Sample layout

This is a layout of a bunch of the work I have done. Putting these together suggest that I could possibly use a range of techniques out the window. The fly is out there but could stay too. I have other imagery like that I could include.

Feedback was good for the new prints but the mix was also ok. Martin started by saying the coherence of the wine glass was good but then moved on to also saying he liked the variation. I’m attracted to the variation. The theme is the things that surround me whilst I’m looking out the window at the world in this covid time. Or could be more specific, looking out at the world through the lens of a wine glass literally. So I’m sure the wine glass would resonate with lots of people. I’m going to do more work printing and then decide which is working for me for my final nine patch. I’ll do more wine glasses too as well as the photogram ones. If nothing else I’ll end up with lots of fabric for future works.

I may be able to get more variation within the wine glass lens series. I’m working on colour contrast rather than tonal contrast. So maybe I should ditch trying to get colours from the actual photo and simply pick one colour from the image and use its complementary for the second colour. That is effectively what has happened in the top left and that one works the best. I also need to be a bit careful about overexposing the first colour because the fabric will only take so much dye and not develop further colour over the top if I push the first exposure to its limit.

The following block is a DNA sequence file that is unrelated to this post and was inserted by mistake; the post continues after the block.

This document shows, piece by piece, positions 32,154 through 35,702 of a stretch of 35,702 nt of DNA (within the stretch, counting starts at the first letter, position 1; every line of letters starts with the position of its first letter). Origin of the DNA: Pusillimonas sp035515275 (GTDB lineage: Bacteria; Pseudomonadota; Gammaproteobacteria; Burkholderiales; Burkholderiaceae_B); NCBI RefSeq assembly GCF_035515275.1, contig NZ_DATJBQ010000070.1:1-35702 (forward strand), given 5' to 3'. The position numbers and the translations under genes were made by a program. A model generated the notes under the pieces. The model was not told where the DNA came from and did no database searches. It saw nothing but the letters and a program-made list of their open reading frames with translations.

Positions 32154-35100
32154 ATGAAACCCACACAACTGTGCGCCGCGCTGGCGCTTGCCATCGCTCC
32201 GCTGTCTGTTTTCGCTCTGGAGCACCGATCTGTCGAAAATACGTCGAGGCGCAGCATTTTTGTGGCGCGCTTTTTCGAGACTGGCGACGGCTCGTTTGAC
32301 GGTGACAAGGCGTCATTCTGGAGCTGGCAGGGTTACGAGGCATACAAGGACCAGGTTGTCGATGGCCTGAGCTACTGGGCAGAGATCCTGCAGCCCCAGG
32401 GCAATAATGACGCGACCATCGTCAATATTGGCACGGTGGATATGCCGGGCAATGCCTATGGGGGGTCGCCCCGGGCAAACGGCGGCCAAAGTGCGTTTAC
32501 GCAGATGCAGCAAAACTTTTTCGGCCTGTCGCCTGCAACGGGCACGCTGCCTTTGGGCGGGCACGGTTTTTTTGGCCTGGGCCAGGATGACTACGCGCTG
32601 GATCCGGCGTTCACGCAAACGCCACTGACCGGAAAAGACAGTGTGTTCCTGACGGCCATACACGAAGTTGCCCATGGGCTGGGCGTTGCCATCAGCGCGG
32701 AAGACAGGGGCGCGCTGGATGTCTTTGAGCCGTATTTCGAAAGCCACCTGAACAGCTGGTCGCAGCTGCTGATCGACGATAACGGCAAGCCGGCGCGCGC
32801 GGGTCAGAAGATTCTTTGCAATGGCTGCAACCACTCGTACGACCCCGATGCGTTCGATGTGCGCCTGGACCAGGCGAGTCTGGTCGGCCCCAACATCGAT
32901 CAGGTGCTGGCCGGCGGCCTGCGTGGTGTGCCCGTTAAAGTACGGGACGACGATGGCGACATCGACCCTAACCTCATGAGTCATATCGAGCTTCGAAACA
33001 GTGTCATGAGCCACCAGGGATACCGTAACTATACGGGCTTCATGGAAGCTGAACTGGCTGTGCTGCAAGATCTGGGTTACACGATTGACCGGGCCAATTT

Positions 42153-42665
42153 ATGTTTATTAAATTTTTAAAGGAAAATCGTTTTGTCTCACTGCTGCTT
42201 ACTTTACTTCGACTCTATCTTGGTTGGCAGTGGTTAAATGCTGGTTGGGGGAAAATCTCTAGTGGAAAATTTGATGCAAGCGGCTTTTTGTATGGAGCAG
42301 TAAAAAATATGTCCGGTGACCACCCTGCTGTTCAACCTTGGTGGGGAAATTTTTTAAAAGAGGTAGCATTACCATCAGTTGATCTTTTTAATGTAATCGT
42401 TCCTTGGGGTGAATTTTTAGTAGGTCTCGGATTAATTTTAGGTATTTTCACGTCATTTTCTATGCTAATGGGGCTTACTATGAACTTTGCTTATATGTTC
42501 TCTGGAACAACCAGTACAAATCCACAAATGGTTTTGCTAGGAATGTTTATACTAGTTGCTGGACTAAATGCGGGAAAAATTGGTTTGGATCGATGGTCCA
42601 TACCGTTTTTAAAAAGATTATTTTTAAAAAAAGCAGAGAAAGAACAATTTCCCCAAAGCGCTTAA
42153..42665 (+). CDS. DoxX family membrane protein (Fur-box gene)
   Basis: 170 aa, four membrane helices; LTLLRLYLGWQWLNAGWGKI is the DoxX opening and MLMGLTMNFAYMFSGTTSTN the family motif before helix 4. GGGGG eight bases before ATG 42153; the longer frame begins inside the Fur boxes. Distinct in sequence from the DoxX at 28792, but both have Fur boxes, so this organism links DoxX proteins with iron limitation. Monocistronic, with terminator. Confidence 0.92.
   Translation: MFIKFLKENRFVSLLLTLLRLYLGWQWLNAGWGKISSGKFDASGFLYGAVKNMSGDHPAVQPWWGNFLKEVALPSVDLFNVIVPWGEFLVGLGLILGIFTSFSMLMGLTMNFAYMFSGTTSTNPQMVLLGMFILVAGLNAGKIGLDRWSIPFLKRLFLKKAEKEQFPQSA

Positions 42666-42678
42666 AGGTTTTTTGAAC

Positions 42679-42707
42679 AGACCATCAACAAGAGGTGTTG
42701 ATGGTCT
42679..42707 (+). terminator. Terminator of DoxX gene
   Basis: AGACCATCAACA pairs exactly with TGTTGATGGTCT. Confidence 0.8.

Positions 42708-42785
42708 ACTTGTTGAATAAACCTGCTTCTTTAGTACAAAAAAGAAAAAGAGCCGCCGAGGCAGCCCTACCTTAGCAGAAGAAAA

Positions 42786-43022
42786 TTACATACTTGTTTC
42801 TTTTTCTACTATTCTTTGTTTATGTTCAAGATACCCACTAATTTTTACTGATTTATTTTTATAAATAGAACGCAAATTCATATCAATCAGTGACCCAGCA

It’s meant to reference windows in a grid.

Single imagery

After hearing Matt’s presentation last week I was attracted to the idea of trying to produce my imagery of windows through the lens of a wine glass in a single image. I took a few photos of through the bottom of glasses and have printed up three. There is a lot of problems with them and if I include the source photos it will highlight the fact that the fabric prints are very soft and blurry in contrast so I won’t put them up here at this stage. I don’t want to confuse evaluation of the final prints.

I’d probably like to go with this because I think it will gel nicely as a whole work and less obviously contrived but more ambiguous. The two colours also seem to work better when I am using the same print only inverted.

Not sure about the wood strips. They might not serve to highlight the print as well as a solid dark colour would. Possibly plain black sashings would be better.

Adam Fuss: Photograms

This information is from an exhibition brochure from 1992.

References:

Tannebaum B (Curator and writer of text in the brochure) 1992, Adam Fuss: Photograms, Akron Art Museum, Ohio

Image references – Robert Miller Gallery, New York

Brochure design Bruce Morrill

Content: